"Singapore is by no means herself again," declared Jennings, looking about the lounge of the Hotel de l'Europe. "Don't you agree, Knox?"
Burton fixed his lazy stare upon the speaker.
"Don't blame poor old Singapore," he said. "There is no spot in this battered world that I have succeeded in discovering which is not changed for the worse."
Dr. Matheson flicked ash from his cigar and smiled in that peculiarly happy manner which characterizes a certain American type and which lent a boyish charm to his personality.
"You are a pair of pessimists," he pronounced. "For some reason best known to themselves Jennings and Knox have decided upon a Busman's Holiday. Very well. Why grumble?"
"You are quite right, Doctor," Jennings admitted. "When I was on service here in the Straits Settlements I declared heaven knows how often that the country would never see me again once I was demobbed. Yet here you see I am; Burton belongs here; but here's Knox, and we are all as fed up as we can be!"
"Yes," said Burton slowly. "I may be a bit tired of Singapore. It's a queer thing, though, that you fellows have drifted back here again. The call of the East is no fable. It's a call that one hears for ever."
The conversation drifted into another channel, and all sorts of topics were discussed, from racing to the latest feminine fashions, from ballroom dances to the merits and demerits of coalition government. Then suddenly:
"What became of Adderley?" asked Jennings.
There were several men in the party who had been cronies of ours during the time that we were stationed in Singapore, and at Jennings's words a sort of hush seemed to fall on those who had known Adderley. I cannot say if Jennings noticed this, but it was perfectly evident to me that Dr. Matheson had perceived it, for he glanced swiftly across in my direction in an oddly significant way.
"I don't know," replied Burton, who was an engineer. "He was rather an unsavoury sort of character in some ways, but I heard that he came to a sticky end."
"What do you mean?" I asked with curiosity, for I myself had often wondered what had become of Adderley.
"Well, he was reported to his C. O., or something, wasn't he, just before the time for his demobilization? I don't know the particulars; I thought perhaps you did, as he was in your regiment."
"I have heard nothing whatever about it," I replied.
"You mean Sidney Adderley, the man who was so indecently rich?" someone interjected. "Had a place at Katong, and was always talking about his father's millions?"
"That's the fellow."
"Yes," said Jennings, "there was some scandal, I know, but it was after my time here."
"Something about an old mandarin out Johore Bahru way, was it not?" asked Burton. "The last thing I heard about Adderley was that he had disappeared."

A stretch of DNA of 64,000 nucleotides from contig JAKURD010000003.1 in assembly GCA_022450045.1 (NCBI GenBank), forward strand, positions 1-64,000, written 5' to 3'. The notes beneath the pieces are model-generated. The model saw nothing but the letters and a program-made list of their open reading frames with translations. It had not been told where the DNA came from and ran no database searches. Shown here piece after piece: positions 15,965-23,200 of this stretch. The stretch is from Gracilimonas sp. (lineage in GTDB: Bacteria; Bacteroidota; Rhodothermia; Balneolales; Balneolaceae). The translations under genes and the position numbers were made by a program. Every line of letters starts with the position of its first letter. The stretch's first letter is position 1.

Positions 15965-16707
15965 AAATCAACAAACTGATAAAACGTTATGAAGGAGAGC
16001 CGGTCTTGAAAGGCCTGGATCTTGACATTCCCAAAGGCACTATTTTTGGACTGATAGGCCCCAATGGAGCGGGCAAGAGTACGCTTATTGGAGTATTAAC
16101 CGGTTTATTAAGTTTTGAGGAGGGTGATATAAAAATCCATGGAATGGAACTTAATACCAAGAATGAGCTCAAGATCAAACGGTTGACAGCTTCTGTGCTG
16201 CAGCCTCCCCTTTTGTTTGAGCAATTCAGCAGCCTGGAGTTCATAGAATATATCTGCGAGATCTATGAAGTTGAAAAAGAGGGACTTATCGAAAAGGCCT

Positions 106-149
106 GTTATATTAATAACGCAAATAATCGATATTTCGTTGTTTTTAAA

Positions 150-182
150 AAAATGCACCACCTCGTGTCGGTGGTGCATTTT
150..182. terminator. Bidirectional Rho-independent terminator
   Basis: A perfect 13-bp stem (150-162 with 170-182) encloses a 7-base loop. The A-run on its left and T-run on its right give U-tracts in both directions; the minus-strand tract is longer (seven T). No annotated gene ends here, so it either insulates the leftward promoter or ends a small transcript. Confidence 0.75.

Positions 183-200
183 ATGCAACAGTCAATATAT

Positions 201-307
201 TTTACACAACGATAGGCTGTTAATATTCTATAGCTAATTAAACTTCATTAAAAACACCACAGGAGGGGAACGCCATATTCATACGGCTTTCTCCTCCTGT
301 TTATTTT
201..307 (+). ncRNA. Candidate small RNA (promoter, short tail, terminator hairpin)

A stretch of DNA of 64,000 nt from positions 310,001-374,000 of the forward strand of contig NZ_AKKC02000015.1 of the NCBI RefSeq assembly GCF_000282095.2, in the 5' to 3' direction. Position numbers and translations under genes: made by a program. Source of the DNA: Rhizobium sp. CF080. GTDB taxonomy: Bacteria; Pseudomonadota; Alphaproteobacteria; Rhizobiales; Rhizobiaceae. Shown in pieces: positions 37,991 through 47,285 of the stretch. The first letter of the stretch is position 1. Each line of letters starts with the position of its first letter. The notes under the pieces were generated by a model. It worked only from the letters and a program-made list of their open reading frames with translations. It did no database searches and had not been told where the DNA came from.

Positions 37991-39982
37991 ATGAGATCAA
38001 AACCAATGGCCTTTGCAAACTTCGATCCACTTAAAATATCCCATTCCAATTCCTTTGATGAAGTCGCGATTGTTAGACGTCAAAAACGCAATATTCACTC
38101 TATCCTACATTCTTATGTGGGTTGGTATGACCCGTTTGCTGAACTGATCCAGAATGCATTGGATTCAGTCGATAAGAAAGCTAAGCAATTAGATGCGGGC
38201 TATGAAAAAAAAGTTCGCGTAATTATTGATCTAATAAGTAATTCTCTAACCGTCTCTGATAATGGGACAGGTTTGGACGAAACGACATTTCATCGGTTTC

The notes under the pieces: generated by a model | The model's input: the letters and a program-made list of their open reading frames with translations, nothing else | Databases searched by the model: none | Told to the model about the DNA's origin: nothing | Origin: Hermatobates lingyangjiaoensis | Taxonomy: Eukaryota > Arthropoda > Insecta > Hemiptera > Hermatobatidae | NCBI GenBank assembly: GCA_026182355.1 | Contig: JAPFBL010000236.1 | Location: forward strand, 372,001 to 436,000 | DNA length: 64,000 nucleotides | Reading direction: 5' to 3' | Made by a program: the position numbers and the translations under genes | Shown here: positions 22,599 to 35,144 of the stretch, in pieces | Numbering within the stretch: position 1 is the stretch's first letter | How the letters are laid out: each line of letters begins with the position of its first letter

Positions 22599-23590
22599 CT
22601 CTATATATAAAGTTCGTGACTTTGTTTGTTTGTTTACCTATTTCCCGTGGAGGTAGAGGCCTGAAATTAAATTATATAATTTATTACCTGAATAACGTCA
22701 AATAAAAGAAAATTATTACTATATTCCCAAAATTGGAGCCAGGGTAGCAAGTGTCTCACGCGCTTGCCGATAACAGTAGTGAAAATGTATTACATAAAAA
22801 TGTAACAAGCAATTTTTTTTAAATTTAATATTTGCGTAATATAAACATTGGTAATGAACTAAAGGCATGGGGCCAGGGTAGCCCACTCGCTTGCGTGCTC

"Nobody would have cared much if he had," declared Jennings. "I know of several who would have been jolly glad. There was a lot of the brute about Adderley, apart from the fact that he had more money than was good for him. His culture was a veneer. It was his check-book that spoke all the time."
"Everybody would have forgiven Adderley his vulgarity," said Dr. Matheson, quietly, "if the man's heart had been in the right place."
"Surely an instance of trying to make a silk purse out of a sow's ear," someone murmured.
Burton gazed rather hard at the last speaker.
"So far as I am aware," he said, "the poor devil is dead, so go easy."
"Are you sure he is dead?" asked Dr. Matheson, glancing at Burton in that quizzical, amused way of his.
"No, I am not sure; I am merely speaking from hearsay. And now I come to think of it, the information was rather vague. But I gathered that he had vanished, at any rate, and remembering certain earlier episodes in his career, I was led to suppose that this vanishing meant------"
He shrugged his shoulders significantly.
"You mean the old mandarin?" suggested Dr. Matheson.
"Was there really anything in that story, or was it suggested by the unpleasant reputation of Adderley?" Jennings asked.
"I can settle any doubts upon that point," said I; whereupon I immediately became a focus of general attention.
"What! were you ever at that place of Adderley's at Katong?" asked Jennings with intense curiosity.
I nodded, lighting a fresh cigarette in a manner that may have been unduly leisurely.
"Did you see her?"
Again I nodded.
"I must have been peculiarly favoured, but certainly I had that pleasure."
"You speak of seeing her" said one of the party, now entering the conversation for the first time. "To whom do you refer?"
"Well," replied Burton, "it's really a sort of fairy tale--unless Knox"--glacing across in my direction--"can confirm it. But there was a story current during the latter part of Adderley's stay in Singapore to the effect that he had made the acquaintance of the wife, or some member of the household, of an old gentleman out Johore Bahru way--sort of mandarin or big pot among the Chinks."
"It was rumoured that he had bolted with her," added another speaker.
"I think it was more than a rumour."
"Why do you say so?"
"Well, representations were made to the authorities, I know for an absolute certainty, and I have an idea that Adderley was kicked out of the Service as a consequence of the scandal which resulted."
"How is it one never heard of this?"
"Money speaks, my dear fellow," cried Burton, "even when it is possessed by such a peculiar outsider as Adderley. The thing was hushed up. It was a very nasty business. But Knox was telling us that he had actually seen the lady. Please carry on, Knox, for I must admit that I am intensely curious."